Immediately Benny whirled, looking for Nix. As he leaped off the porch he saw Danny Houser fall, his head tilting on a cracked—but not broken—neck. Nix backed away from him, her chest heaving with fear and exertion.

  “Watch out!” Benny yelled as Mrs. Houser rushed at Nix from her blind side. Just as Nix spun, Benny knocked Danny’s mother over with a flying tackle that sent them both into a rolling, tumbling sprawl. The zom twisted and hissed like a cat and buried her teeth in his shoulder. He managed to shift as her jaws clamped shut, and all she bit off was a mouthful of soggy sweatshirt.

  There was a sudden muffled thump and a shudder went through the zom; then another and another, and Benny realized that Nix was pounding on the monster with her sword, trying to distract or dislodge her.

  “Nix!” yelled a voice. “Get back.”

  The thumping stopped, and a second later the zom’s body was lifted off him and Benny looked up to see Tom there. He hooked one powerful arm around the zom’s throat, and though the creature thrashed and fought, she was helpless.

  A dozen people came running between the houses and into the yard. Chong and Morgie were with them, and when they saw Benny down on the grass covered with blood, they stopped and froze in place. Nix stood apart, her bokken in her hands, winded and terrified but looking unharmed. Everyone looked at her for a second, and then all eyes snapped back to stare at Benny.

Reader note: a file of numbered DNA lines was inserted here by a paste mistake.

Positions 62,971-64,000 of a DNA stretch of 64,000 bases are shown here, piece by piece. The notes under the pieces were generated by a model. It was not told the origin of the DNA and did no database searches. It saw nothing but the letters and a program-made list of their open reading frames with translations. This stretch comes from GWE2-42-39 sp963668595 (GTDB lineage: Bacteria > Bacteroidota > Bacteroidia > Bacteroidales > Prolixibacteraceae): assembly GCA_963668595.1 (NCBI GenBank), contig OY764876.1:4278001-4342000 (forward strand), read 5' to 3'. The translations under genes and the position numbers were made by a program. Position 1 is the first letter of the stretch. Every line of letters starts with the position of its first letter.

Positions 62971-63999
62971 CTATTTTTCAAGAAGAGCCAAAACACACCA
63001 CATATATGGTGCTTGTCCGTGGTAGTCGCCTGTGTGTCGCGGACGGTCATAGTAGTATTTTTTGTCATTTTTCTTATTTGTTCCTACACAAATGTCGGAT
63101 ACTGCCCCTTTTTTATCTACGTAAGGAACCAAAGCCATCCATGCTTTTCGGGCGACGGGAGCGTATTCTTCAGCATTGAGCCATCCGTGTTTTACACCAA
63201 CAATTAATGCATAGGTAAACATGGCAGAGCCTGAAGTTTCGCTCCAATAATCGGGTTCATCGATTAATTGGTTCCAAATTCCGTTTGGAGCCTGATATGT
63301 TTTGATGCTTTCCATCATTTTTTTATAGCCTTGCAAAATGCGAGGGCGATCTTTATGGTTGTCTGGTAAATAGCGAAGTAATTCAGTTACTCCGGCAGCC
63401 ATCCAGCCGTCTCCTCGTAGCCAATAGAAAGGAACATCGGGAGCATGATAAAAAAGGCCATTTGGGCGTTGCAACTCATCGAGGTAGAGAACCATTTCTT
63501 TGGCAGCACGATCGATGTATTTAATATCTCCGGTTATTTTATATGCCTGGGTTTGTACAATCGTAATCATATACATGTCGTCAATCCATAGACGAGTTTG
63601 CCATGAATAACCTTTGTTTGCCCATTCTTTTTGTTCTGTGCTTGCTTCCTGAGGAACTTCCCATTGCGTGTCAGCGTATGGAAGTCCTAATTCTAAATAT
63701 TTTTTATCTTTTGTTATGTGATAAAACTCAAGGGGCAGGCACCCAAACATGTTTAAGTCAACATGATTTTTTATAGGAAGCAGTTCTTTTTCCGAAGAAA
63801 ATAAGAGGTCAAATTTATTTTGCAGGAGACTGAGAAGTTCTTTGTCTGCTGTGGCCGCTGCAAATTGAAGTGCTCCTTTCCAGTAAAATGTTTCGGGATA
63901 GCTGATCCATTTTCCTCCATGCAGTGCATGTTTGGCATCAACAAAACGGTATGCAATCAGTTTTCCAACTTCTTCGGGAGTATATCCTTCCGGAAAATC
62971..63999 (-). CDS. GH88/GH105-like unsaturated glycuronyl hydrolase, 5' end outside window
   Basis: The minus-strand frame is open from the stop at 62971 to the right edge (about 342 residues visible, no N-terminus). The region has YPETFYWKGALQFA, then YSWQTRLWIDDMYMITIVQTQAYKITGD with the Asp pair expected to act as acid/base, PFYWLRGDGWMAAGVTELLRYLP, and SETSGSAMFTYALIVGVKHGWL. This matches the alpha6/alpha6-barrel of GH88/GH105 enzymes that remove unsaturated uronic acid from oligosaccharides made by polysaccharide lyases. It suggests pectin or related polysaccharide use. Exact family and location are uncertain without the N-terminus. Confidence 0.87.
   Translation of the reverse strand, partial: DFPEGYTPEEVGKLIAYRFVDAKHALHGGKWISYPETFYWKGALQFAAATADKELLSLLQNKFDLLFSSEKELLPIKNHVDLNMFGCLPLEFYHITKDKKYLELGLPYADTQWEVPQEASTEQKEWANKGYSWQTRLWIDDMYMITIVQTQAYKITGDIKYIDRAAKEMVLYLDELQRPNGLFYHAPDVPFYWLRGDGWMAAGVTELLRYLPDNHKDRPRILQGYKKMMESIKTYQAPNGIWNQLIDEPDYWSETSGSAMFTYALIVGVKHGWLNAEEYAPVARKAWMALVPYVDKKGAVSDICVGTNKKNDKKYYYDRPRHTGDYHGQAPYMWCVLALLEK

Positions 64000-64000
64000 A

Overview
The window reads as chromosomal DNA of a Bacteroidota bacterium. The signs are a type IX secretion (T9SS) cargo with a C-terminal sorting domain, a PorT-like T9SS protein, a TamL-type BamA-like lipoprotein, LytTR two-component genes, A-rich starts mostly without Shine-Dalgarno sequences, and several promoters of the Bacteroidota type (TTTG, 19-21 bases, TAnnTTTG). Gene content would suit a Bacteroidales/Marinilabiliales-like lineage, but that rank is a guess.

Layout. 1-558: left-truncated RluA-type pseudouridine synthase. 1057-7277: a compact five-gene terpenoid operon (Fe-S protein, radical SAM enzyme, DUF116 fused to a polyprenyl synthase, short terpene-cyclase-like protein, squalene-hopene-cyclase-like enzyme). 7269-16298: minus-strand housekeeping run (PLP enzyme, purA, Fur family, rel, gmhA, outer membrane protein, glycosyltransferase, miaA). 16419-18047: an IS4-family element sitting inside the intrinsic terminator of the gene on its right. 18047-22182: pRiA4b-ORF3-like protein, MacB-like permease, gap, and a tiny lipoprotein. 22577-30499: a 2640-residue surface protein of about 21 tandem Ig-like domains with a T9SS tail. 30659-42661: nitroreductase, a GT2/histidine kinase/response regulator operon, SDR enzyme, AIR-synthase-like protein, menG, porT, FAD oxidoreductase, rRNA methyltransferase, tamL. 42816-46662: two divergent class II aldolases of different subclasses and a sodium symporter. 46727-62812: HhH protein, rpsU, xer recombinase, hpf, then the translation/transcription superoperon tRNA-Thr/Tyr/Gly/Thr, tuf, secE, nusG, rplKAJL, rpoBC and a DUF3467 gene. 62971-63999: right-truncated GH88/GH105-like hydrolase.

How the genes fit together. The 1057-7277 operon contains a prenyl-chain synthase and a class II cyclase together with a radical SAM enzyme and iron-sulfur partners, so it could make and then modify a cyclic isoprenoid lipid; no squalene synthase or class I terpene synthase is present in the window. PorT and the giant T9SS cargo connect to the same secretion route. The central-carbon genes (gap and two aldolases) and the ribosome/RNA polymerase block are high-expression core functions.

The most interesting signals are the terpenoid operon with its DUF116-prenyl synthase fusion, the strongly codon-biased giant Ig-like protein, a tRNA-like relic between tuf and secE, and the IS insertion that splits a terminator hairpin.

Benny started to get up, but suddenly Lilah was there and she had a glittering dagger in her hand. Before Benny could speak Lilah crouched over him and put the edge of the blade beneath his chin. Benny froze.

  “Lilah!” growled Tom.

  “Look at his shoulder! He’s been bitten,” she snapped back.

  “No …,” Benny croaked. “No!” cried Nix.

  Tom handed Mrs. Houser off to Captain Strunk and two other men from the town watch. They gagged and bound her with practiced ease, though their faces were twisted into masks of fear and revulsion. Tom moved to Lilah’s side and touched the arm holding the dagger.

  “No,” he said more gently, looking from her to Benny and back. “If he’s bitten, then it’s mine to deal with. It’s a family thing.”